Please use this identifier to cite or link to this item:

Title: Interplay of deep-marine sedimentary processes with seafloor morphology offshore Madeira Island (Central NE-Atlantic)
Authors: Roque, Cristina
Hernándes-Molina, Javier
Madureira, Pedro
Quartau, Rui
Magalhães, Vitor
Brito, Pedro
Vásquez, Tomás
Somoza, Luís
Keywords: Central Atlantic
Madeira Island
Bottom currents
Countourite drift field
Turbidity currents
Issue Date: 2022
Publisher: Marine Geology
Abstract: The deep-water sedimentary processes and morphological features offshore Madeira Island, located in the Central-NE Atlantic have been scantly studied. The analysis of new multibeam bathymetry, echo-sounder profiles and few multichannel seismic reflection profiles allowed us to identify the main geomorphologies, geomorphic processes and their interplay. Several types of features were identified below 3800 m water depth, shaped mainly by i) the interplay between northward-flowing Antarctic Bottom Water (AABW) and turbidity currents and ii) interaction of the AABW with oceanic reliefs and the Madeira lower slope. Subordinate and localized geomorphic processes consist of tectono-magmatic, slope instability, turbidity currents and fluid migration. The distribution of the morphological features defines three regional geomorphological sectors. Sector 1 represents a deep- seafloor with its abyssal hills, basement highs and seamounts inherited from Early Cretaceous seafloor spreading. Sector 2 is exclusively shaped by turbidity current flows that formed channels and associated levees. Sector 3 presents a more complex morphology dominated by widespread depositional and erosional features formed by AABW circulation, and localized mixed contourite system developed by the interplay between the AABW circulation and WNW-ESE-flowing turbidite currents. The interaction of the AABW with abyssal hills, seamounts and basement ridges leads to the formation of several types of contourites: patch drifts, double-crest mounded bodies, and elongated, mounded and separated drifts. The patch drifts formed downstream of abyssal hills defining an previously unknown field of relatively small contourites. We suggest they may be a result of localized vortexes that formed when the AABW’s flow impinges these oceanic reliefs producing the erosional scours that bound these features. The bottom currents in the area are known to be too weak (1–2 cm s-1)to produce the patch drifts and scours. Therefore, we suggest that these features could be relics at present, having developed when the AABW was stronger than today, as during glacial/end of glacial stages.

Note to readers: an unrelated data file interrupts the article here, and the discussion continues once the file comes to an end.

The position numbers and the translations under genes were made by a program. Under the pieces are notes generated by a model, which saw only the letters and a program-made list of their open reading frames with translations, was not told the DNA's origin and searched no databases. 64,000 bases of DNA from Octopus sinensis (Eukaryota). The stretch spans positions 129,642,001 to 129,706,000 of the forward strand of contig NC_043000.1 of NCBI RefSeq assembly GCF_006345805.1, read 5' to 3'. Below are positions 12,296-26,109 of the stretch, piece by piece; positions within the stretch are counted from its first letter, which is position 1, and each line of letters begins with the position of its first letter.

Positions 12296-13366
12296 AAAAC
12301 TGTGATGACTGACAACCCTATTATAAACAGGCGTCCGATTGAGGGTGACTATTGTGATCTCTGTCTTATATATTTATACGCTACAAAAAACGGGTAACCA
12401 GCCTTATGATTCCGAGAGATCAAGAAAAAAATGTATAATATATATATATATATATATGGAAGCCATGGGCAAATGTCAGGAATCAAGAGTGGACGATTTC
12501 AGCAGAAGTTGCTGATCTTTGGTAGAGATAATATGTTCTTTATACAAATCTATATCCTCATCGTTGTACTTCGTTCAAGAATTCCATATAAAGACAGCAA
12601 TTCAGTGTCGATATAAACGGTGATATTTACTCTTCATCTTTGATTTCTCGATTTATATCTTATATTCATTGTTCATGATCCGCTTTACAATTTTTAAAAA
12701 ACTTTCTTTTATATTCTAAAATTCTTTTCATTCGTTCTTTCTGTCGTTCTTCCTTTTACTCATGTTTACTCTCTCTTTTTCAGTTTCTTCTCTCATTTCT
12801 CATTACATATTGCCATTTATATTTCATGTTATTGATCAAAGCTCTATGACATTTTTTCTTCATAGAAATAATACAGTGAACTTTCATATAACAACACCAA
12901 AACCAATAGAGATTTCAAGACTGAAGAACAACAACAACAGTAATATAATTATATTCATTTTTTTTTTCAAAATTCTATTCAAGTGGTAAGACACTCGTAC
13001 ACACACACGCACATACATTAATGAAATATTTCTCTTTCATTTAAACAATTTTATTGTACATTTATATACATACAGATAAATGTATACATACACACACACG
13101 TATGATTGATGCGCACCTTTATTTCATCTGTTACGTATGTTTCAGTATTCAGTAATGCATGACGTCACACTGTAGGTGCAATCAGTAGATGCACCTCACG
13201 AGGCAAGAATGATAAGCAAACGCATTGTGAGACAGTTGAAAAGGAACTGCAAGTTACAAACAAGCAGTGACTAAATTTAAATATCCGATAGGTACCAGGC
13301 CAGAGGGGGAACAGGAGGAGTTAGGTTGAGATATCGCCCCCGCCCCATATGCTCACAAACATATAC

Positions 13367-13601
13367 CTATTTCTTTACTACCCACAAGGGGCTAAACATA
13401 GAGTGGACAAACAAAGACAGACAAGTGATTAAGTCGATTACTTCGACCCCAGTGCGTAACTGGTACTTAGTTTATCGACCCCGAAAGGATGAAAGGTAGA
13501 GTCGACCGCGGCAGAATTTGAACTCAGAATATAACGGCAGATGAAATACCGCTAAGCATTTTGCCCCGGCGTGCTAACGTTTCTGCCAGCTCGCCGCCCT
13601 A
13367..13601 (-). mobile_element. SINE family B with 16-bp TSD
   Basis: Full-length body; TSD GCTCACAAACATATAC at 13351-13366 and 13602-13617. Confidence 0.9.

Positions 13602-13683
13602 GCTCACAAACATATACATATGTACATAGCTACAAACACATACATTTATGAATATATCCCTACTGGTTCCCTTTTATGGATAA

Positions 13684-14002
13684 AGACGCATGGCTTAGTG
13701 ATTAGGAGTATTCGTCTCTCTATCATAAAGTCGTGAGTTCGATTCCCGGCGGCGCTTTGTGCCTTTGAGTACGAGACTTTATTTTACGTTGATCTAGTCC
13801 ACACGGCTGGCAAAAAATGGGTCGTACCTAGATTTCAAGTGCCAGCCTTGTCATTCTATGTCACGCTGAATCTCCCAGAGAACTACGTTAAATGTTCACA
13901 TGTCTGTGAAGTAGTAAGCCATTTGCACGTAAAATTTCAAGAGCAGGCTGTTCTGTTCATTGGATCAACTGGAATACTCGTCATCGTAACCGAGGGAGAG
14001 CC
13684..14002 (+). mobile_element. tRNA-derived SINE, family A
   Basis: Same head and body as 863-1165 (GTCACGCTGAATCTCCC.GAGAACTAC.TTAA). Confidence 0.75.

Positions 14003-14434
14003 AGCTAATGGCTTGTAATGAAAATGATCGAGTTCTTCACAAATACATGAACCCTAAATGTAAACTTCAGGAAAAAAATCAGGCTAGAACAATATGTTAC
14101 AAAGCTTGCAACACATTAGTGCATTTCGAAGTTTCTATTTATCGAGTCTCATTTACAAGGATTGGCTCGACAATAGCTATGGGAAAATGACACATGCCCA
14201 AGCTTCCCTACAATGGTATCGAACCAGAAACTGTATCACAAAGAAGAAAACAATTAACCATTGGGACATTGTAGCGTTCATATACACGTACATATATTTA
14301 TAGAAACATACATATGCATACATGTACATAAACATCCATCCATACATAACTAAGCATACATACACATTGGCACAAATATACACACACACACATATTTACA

Type: article
Appears in Collections:GEO - Publicações - Artigos em Revistas Internacionais Com Arbitragem Científica

Files in This Item:

File Description SizeFormat
Roque_et_al_2022.pdf19.16 MBAdobe PDFView/Open
FacebookTwitterDeliciousLinkedInDiggGoogle BookmarksMySpaceOrkut
Formato BibTex mendeley Endnote Logotipo do DeGóis 

Items in DSpace are protected by copyright, with all rights reserved, unless otherwise indicated.


Dspace Dspace
DSpace Software, version 1.6.2 Copyright © 2002-2008 MIT and Hewlett-Packard - Feedback
UEvora B-On Curriculum DeGois